Securement methods for peripheral venous catheters to prevent failure: a randomised controlled pilot trial

Marsh, Nicole, Webster, Joan, Flynn, Julie, Mihala, Gabor, Hewer, Barbara, Fraser, John and Rickard, Claire M. (2015) Securement methods for peripheral venous catheters to prevent failure: a randomised controlled pilot trial. Journal of Vascular Access, 16 3: 237-244. doi:10.5301/jva.5000348


Author Marsh, Nicole
Webster, Joan
Flynn, Julie
Mihala, Gabor
Hewer, Barbara
Fraser, John
Rickard, Claire M.
Title Securement methods for peripheral venous catheters to prevent failure: a randomised controlled pilot trial
Journal name Journal of Vascular Access   Check publisher's open access policy
ISSN 1129-7298
1724-6032
Publication date 2015-05-01
Year available 2015
Sub-type Article (original research)
DOI 10.5301/jva.5000348
Open Access Status Not yet assessed
Volume 16
Issue 3
Start page 237
End page 244
Total pages 8
Place of publication Milan, Italy
Publisher Wichtig Publishing
Language eng
Formatted abstract
Purpose
To assess the effectiveness of four securement methods to prevent peripheral intravenous catheter (PIVC) failure.

Methods
A single-centre, four-arm, randomised, controlled, non-blinded, superiority pilot trial was conducted in a tertiary referral hospital in Queensland (Australia), between November 2012 and January 2013. Adult patients, with a PIVC expected to remain in situ for ≥24 hours and admitted to general medical or surgical wards, were randomly allocated to standard polyurethane dressing (control, SPU), tissue adhesive (TA) with an SPU, bordered polyurethane dressing (BPU) or sutureless securement device (SSD) with an SPU, experimental groups. The primary endpoint was PIVC failure, defined as premature device removal before the end of therapy because of pain, blockage, leaking, accidental removal and local or catheter-related bloodstream infection.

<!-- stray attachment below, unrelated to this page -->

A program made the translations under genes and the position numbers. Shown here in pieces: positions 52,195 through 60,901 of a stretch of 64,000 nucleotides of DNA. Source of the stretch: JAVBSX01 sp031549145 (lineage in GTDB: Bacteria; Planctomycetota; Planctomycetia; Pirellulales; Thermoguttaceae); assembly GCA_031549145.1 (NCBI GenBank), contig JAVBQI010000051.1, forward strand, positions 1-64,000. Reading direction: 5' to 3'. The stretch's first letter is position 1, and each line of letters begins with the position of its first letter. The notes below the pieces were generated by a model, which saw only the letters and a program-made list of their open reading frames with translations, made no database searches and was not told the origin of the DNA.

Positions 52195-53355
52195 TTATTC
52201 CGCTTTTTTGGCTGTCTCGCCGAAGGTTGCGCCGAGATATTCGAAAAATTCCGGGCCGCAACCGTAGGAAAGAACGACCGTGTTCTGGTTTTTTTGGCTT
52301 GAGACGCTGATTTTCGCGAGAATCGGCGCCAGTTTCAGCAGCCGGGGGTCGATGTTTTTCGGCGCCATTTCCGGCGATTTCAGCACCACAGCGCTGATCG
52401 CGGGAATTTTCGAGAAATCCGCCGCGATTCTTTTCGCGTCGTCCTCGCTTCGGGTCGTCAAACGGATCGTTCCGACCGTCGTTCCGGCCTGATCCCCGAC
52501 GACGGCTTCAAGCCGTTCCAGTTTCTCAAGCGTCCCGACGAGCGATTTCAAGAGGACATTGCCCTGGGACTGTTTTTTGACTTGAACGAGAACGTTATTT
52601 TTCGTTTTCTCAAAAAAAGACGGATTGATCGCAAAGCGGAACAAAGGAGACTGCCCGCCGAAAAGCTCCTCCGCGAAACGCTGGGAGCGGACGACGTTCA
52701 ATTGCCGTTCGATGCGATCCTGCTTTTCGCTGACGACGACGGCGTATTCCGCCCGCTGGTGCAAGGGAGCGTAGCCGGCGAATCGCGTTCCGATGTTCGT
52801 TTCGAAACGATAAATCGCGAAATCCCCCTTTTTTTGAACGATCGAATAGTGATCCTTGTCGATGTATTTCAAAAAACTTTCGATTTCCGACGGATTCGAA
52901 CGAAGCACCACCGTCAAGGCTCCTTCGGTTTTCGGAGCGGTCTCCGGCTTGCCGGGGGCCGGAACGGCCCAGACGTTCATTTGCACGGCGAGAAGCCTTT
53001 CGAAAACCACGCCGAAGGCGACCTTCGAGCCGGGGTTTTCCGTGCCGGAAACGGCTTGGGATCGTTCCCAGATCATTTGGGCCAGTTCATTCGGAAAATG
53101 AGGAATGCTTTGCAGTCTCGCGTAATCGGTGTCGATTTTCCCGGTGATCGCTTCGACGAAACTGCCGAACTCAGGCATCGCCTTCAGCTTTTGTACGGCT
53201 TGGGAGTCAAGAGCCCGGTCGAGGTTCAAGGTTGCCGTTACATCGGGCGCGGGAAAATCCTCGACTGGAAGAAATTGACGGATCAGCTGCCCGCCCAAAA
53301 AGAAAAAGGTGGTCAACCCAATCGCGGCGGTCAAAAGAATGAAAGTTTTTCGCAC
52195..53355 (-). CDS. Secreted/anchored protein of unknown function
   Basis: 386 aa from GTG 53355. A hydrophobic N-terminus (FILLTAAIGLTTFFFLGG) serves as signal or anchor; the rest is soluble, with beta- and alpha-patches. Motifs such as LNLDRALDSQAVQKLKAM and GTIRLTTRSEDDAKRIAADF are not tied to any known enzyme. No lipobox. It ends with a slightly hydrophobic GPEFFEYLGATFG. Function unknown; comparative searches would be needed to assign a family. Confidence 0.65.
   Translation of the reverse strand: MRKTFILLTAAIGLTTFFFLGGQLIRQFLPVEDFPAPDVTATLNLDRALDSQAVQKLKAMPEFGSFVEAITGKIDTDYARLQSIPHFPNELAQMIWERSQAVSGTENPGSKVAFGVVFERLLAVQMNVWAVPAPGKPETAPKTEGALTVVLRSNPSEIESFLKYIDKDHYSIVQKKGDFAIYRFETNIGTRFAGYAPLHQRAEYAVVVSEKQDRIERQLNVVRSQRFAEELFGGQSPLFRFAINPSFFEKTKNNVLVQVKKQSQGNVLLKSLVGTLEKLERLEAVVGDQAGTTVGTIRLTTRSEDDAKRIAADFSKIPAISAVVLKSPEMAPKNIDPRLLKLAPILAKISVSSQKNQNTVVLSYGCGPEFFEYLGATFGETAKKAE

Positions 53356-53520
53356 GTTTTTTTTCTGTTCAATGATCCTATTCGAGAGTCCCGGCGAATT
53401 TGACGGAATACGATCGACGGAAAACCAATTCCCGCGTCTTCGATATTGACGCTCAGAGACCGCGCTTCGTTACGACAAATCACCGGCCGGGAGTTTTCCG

Results
PIVCs were used for an average of 2.6 days across all study groups (n = 85). Catheter failure was lowest in the TA group (3/21, 14%) and highest in the control group (8/21, 38%), with BPU and SSD failure at 5/20 (25%) and 5/23 (22%), respectively. The adjusted hazard ratio of catheter failure was lowest in the TA group (0.50, 95% CI: 0.13-1.98), and then the BPU (0.52, 95% CI: 0.15-1.78) and SSD (0.61, 95% CI: 0.20-1.91) groups. No patient was suspected of a local or catheter-related bloodstream infection.

Conclusions
Current SPU dressings alone do not prevent many cases of PIVC failure. TA appears promising as an innovative solution, but may not be suitable for all patients. A larger Australian National Health and Medical Research Council (NHMRC)-funded trial has commenced.
Keyword Intravenous
Occlusive dressings
Randomised controlled trial
Securement device
Tissue adhesives
Vascular access devices
Q-Index Code C1
Q-Index Status Confirmed Code
Institutional Status UQ

Document type: Journal Article
Sub-type: Article (original research)
Collections: Official 2016 Collection
School of Medicine Publications
School of Nursing, Midwifery and Social Work Publications
 
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